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Public urged to get to know the signs and symptoms of Type1 diabetes

Doctors at Northampton General Hospital and Diabetes UK are asking the public to familiarise themselves with the signs and symptoms of Type 1 diabetes.

People are urged to seek medical advice if they or their children have the symptoms of Type 1 diabetes.

Without early intervention children and adults can become seriously unwell with diabetic ketoacidosis (DKA) and need emergency hospital treatment. However if the symptoms are spotted early enough, treatment and support can be given help individuals to manage their condition.

Doctors are especially asking parents and carers to learn the 4 T’s of diabetes to help to diagnose children with the condition sooner.

What are the 4Ts?

  • Toilet – Going to the toilet a lot, bed wetting by a previously dry child or heavier nappies in babies
  • Thirsty – Being really thirsty and not being able to quench the thirst
  • Tired – Feeling more tired than usual
  • Thinner – Losing weight or looking thinner than usual

Type 1 diabetes is a serious, lifelong condition which causes the level of glucose (sugar) in your blood to become too high. It happens when your body can’t produce enough insulin to control blood glucose levels.

Anne Smith, Consultant Paediatrician, explained “It’s really important that everyone knows the symptoms of type 1 diabetes which can be most easily thought of as the 4 T’s – toilet, thirsty, tired and thinner. This is something which parents and carers should familiarise themselves with at any time. We know some people may want to delay a trip to the doctors or hospital during COVID-19 but it’s really key that people seek help early.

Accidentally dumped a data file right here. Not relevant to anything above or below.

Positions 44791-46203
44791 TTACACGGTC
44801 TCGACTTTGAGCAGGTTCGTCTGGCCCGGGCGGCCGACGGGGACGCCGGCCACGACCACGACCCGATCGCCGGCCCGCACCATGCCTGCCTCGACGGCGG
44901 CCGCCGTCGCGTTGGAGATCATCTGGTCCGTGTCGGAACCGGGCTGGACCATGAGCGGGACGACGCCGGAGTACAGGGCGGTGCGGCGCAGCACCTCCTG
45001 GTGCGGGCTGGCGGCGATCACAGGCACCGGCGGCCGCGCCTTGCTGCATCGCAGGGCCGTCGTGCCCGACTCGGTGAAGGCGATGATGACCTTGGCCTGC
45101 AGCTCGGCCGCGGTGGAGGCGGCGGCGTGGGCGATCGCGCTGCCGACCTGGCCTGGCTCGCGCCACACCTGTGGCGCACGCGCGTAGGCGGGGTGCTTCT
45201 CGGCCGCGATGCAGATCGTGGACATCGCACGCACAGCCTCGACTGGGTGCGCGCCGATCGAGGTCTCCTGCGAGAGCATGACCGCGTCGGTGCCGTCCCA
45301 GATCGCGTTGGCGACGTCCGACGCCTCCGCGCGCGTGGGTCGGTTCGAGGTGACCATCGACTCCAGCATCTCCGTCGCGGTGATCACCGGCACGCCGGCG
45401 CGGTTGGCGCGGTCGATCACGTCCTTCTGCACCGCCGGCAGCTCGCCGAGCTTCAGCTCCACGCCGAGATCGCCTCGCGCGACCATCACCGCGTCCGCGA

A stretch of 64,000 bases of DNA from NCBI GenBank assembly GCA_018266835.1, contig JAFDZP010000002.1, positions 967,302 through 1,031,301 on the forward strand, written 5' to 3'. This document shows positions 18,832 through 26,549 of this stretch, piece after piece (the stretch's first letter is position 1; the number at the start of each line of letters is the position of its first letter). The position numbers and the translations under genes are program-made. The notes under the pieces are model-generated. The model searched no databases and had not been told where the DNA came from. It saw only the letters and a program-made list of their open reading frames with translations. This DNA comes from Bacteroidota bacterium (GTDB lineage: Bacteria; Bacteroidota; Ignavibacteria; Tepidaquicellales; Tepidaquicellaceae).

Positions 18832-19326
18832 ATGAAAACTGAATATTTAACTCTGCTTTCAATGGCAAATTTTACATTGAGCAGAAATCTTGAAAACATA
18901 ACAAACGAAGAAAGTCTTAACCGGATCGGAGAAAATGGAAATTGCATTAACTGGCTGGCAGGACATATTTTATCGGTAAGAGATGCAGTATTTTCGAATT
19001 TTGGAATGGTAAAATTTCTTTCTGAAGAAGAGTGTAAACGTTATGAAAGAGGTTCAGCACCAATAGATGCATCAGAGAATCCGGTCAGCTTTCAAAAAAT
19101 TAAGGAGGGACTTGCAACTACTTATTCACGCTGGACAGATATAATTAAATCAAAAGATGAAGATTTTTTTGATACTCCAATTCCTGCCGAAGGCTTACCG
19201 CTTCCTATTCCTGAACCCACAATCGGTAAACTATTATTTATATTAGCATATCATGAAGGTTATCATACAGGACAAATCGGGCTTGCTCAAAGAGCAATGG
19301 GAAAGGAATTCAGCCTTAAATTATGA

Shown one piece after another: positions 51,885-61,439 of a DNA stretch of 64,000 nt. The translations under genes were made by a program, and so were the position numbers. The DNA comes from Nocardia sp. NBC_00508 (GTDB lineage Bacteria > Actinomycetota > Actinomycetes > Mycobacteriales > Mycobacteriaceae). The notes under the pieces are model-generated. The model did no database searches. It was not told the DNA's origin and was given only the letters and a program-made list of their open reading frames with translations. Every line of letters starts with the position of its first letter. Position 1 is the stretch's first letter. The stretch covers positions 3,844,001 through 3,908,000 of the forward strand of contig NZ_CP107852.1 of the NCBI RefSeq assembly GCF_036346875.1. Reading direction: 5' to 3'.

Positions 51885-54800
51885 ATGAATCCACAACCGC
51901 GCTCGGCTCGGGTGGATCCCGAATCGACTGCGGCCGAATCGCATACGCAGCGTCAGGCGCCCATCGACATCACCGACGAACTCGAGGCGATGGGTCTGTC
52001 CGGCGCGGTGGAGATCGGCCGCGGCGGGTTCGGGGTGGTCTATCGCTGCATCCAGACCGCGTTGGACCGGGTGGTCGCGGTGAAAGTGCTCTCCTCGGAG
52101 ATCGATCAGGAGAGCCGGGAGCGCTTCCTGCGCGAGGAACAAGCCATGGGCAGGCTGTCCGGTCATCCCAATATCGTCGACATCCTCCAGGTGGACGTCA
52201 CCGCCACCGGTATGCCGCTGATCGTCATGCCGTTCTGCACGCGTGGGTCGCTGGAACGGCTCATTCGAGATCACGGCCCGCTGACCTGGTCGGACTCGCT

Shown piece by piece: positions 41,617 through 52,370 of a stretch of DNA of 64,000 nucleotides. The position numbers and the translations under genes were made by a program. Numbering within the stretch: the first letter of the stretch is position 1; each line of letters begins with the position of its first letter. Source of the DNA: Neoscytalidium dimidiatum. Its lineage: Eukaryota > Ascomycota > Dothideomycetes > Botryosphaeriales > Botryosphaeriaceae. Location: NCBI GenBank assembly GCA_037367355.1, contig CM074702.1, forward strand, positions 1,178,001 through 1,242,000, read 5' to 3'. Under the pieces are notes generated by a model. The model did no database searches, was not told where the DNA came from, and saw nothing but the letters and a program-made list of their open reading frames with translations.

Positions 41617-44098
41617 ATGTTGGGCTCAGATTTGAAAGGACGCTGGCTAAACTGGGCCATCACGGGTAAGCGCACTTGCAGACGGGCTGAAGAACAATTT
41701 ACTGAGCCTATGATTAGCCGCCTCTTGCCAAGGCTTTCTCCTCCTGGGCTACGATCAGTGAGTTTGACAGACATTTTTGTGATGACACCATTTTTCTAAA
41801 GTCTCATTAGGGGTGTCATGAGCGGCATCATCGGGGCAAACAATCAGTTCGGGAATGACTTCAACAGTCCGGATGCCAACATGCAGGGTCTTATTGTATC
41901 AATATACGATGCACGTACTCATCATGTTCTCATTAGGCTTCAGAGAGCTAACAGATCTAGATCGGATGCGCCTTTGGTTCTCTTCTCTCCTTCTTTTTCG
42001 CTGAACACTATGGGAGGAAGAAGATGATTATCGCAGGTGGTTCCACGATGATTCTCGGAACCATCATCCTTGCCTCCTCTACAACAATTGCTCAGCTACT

“The earlier we can treat children or adults with Type 1 diabetes, the better we can make the treatment of their condition. We can support them with the information they need as they adjust to the changes. Our children and young people’s diabetes service provides close ongoing support and guidance for children and parents when the diagnosis of diabetes is made, to help them to adjust. By getting this help sooner serious illness can be prevented meaning adults or children are able to carry on with normal life.

“The symptoms can come on very quickly over a few days or weeks, so it’s important to get medical advice as soon as possible from a GP. If you or your child become seriously unwell please use the NHS 111 service or Accident and Emergency.

“It’s important to also remind people that our teams are still here providing care to those who need us. Our children and young people’s diabetes team offer support for young people and their families throughout diagnosis and treatment”.

Further support on diabetes is available from:

Posted on Wednesday 29th April 2020
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